As this is an entirely new section for Senior CMALT, and a blank slate to start from scratch, the tough part was trying to settle on the most appropriate topic but after reflection, I have opted for community building as it is one of the achievements that I am most proud of over the last few years.
Together with colleagues across Queen’s University Belfast we began to put together a proposal for a Northern Ireland regional ALT group. During the initial phases, there were a few pauses and delays but eventually in 2016 the group was given the go-ahead. The most important thing was to get a committee together to get the group cemented under off the ground. One of the most important things was to ensure that this group would have voices beyond Queens University I reached out to colleagues who I knew personally and those that I had connected with on social media. Now that we had a committee the first thing, we wanted to plan was a launch event to reach out to as many people across the Northern Ireland education sectors as possible. Emma McAllister and I even did a Pecha Kucha at the Jisc Connect More 2017 event at Ulster University to advertise the group.
Since then, we have had a launch event and an annual event in 2019. These were well attended (around 60 for the launch and 80+ for 2019) with fantastic talks and guest speakers, the first held at Ulster University and the second at Queen’s University Belfast. Unfortunately, the 2020 event was postponed due to the pandemic. Craig Dooley and I have also facilitated two cycles of CMALT workshops including securing a scholarship for five candidates from ALT. From these events, three candidates have gained their CMALT so far, with many others in the pipeline, all of which I am sure would have finished by now had it not been for the pandemic.
I am currently co-chair of the group and over the years I have written blog posts for our website, co-organised the live events (from creating ALT logo topped buns to inviting guest speakers, organising gifts for speakers, creating a make your own badge stand, marketing materials, evaluations and much, much more), mentor CMALT candidates (providing feedback on portfolios and assessing) and trying to keep up with Tweets from our account.
As co-chair of the group I have also contributed to the ALT Assembly over the last few years which has led to new connections and being able to share information from our members, feed into initiatives and report back to the group. Further, I have been able to reach out to the Ireland Edtech group Irish Learning Technology Association (ILTA) to connect.
From a personal perspective, I invited Kate Molloy, National University Ireland Galway, to speak at one of the CMALT workshops and since then we have collaborated on several workshops critiquing the resilience and wellbeing narrative with regards to self-care in education; OER20, Digital Pedagogy Lab 2020, IUADigEd December 2020 and the upcoming OER21. I also joined the Blackboard User Group Ireland through this connection.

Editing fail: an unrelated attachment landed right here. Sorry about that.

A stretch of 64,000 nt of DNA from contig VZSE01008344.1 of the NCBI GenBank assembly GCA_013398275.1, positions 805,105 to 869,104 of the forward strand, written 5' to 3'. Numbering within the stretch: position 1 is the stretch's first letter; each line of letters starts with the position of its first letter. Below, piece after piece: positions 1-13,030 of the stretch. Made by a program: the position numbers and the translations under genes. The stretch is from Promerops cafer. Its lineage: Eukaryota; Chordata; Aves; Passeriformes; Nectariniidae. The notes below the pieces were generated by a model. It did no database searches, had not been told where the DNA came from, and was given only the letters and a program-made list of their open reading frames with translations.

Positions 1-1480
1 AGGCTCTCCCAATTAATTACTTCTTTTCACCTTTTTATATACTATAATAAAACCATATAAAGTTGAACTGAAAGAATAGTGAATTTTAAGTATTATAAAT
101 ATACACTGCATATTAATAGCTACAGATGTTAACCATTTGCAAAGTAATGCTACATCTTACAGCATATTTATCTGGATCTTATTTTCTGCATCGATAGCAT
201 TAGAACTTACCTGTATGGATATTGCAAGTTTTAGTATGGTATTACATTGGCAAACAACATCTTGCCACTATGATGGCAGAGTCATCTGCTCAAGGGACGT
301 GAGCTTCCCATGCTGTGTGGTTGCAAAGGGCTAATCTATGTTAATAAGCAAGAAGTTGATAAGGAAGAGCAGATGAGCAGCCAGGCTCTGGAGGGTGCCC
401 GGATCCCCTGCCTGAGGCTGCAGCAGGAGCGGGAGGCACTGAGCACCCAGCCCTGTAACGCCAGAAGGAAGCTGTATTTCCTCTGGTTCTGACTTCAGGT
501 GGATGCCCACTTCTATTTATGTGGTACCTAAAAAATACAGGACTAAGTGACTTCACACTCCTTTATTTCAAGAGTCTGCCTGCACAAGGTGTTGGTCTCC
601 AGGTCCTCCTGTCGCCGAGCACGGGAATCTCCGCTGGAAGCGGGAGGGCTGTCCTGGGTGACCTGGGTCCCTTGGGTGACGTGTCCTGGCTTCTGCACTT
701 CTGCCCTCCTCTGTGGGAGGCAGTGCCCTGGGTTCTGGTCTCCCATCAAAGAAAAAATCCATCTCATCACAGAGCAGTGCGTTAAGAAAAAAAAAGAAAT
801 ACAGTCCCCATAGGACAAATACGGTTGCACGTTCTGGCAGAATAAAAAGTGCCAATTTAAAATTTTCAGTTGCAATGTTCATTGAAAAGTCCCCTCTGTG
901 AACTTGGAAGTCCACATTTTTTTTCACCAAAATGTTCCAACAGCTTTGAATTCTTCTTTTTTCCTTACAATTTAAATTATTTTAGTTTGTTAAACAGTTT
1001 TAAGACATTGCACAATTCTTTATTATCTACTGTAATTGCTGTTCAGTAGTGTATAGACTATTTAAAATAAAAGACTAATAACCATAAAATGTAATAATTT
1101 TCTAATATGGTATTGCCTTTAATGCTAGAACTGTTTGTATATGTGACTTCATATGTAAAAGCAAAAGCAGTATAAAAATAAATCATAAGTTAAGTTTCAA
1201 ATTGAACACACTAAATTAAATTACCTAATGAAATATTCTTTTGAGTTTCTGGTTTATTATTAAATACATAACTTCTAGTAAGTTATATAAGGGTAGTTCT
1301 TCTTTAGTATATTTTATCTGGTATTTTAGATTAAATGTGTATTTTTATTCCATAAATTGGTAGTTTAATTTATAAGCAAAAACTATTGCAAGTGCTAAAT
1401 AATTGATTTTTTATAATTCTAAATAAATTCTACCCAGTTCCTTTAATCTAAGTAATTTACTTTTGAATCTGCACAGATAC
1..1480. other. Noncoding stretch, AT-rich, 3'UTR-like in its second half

— Dr Maren Deepwell (@MarenDeepwell) March 8, 2018
Ah, a throwback to 2018, and me blending naturally into the Northern Irish edtech community. Whilst progress in digital has been rapid, I'm looking forward to the inspiration of in-person discussion again @JiscNI @A_L_T_NI pic.twitter.com/N6qrqyebaK
— Jason Miles-Campbell (@JasonJisc) March 14, 2021
— Craig Dooley (@craigdooley) May 29, 2019
— Tracy Galvin (@TracyGalvin77) May 29, 2019
Blog post comment regarding impact of ALT NI group (view on original post):
ALT Assemby badge:
Doing this work often falls on top of my day to day role so as with everyone this is the most difficult aspect – finding and dedicating enough time. This has been especially so during the pandemic. Our work centres on technology used within education but my description above lacks reference to educational technology. Rather it is all about the human connections and relationships that have arisen from a community talking about technology in education – that is source of joy for me from all of my work. Seeing people talking, finding common interests, starting new projects, getting new jobs, winning awards; all the things which make a community rich. Whenever people turn to me for advice, it is hugely rewarding and a privilege to be able to use all of the information and knowledge over fifteen years to put them in touch with the best person to assist them.
I was looking forward to our 2020 event, as one of the biggest highlights of the year. With a fantastic line up of speakers and I was conjuring up lots of new playful approaches to try out, it was gutting to have to write to the speakers to postpone due to the pandemic. As a committee we all had workloads soar and unbelievably it is a year on and we haven’t had any time to rearrange. Something that is foremost in my mind to sort out in the first moment of calm, because event planning is one of the areas I love and it lets me flex all of my organisational skills, with creative flair.
As I am writing this being a learning technologist in the midst of a pandemic seems to be a double-edged sword – being in huge demand but yet still focus remains on the tech and not the human, and precarity is very much on everyone’s mind. In three/four years I would love us all to be considered as experts in our field and held as partners within learning and teaching strands of work. Involved with more teaching and researching if would we like to do so. Promotion and professional development are still difficult for many with routes being unclear and limited in number. I will continue to push the boundaries of what is expected and work to raise the voices within learning technology. Therefore, boosting and sharing the achievements of our community members has been an important thing I maintained over the year to champion and celebrate their work, research, awards and promotions.